Friday, January 11, 2008

Monkey see Monkey do!!!

Monkey see, monkey do!!

According to Wikipedia, Monkey see, monkey do is a traditional cliché that popped up in American culture in the early 1920s. The American version of this saying often refers to a child's learning process. The child observes another's behavior and then imitates it. The European interpretation of this cliché is slightly different. In the UK monkey see, monkey do refers to the learning of a process without an understanding of why it works.
Whatever the definition, the underlying fact is that behavior breeds behavior. This is often referred to in social psychology studies as Modeling Theory. The basis of this theory is that by observing a model's behavior and imitating it, there will be a desired learned effect. Various tests have been done and documented to prove the theory. The tests are not only limited to children, even adults tend to imitated behavior and that is what feeds into group behavior.
If it is true, could we not use this to our advantage?
Last night I went for a Charity Dinner, in aid of a hospital in Vietnam. It was a black tie event and the intention was to raise a few Hundred thousand dollars. There was silent auction and stage auction. It all started on a quite note and slowly and surely it built up into a frenzy with people bidding higher and higher amounts to get their coveted object/service.
I was sitting and watching, how people were getting more and more boisterous with each bid . It was all for a great cause, so it was a wonderful gesture, but was the great cause the underlying motivator in this case? I don’t think so! The auction managed to raise over a million dollars. I think in the frenzy to outdo each other, people forgot the underlying cause. But hey….who is complaining??
My point being, that people in groups tend to ape each other without really thinking in detail about the consequences. Sometimes the consequences can be great, like what happened last night and sometimes they can be disastrous, like what happens during riots and other frenzied fanatical situations.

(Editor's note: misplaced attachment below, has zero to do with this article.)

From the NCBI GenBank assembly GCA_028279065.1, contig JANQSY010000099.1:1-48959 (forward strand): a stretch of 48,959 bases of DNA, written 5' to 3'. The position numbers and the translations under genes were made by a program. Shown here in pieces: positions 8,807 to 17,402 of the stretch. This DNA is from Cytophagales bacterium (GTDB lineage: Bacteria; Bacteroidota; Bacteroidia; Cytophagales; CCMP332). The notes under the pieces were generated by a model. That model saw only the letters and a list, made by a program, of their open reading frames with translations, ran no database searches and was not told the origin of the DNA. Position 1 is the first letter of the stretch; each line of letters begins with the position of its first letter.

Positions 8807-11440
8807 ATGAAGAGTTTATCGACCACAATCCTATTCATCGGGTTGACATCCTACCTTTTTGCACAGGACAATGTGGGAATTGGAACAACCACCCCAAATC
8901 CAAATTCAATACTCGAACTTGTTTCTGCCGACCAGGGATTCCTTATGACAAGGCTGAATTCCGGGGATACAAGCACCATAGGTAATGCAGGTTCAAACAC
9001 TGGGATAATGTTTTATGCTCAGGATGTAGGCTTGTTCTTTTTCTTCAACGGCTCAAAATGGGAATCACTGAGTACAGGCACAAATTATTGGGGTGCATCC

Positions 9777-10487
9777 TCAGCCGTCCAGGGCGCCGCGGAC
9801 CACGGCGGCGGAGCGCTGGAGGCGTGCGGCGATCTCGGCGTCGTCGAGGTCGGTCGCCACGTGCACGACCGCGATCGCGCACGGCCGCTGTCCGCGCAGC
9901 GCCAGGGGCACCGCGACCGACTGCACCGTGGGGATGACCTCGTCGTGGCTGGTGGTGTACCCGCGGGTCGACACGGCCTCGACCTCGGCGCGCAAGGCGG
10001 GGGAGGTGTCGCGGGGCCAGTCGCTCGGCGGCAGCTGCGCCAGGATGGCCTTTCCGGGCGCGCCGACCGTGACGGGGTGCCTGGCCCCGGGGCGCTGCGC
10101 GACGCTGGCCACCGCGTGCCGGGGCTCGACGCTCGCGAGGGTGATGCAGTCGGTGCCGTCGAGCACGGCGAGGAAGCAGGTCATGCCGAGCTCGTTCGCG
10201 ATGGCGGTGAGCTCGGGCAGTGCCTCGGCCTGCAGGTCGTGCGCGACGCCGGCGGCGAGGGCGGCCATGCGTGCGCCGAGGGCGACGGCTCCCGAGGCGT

Why not try and use the “monkey see monkey do approach” to spread good will and good behavior. This brings to my mind the movie , “ Pay It Forward”, where the little boy starts this whole niceness movement. You do something nice for three people and those three will do something nice for three other people and each of those three will do something nice for three people each. This way, before we know it the niceness will spread all around.
A psychologist Alice Isen tried to test this theory. She went around Philadelphia leaving dimes in pay phones. The people who used those phones and found dimes were more likely to help a person who dropped a stack of papers( carefully coincided with the callers exit), compared with people who used phones that had empty coin return slots. She has done various other experiments like distributing cookies , bags of candy, stationary etc to show how random acts of kindness have motivated people to do more acts of kindness.
You can conduct your own experiments and find out how your behavior affects the others. Start shouting at your employee, child, spouse , friend or neighbor and see its snowball effect . You will make some people rather unhappy and angry. Or do something special and unexpected for your employee, child, spouse, friend or neighbor and see the reaction. You will definitely make them happy and they in turn will make someone else happy.
It has also been proven that people who do volunteer work are happier and healthier than those who don’t. The Santa Clause affect has major consequences on our health and well being.
So if you really want to feel good, go and make someone feel good, and they just might do the same.

After all Monkey see Monkey Do!!


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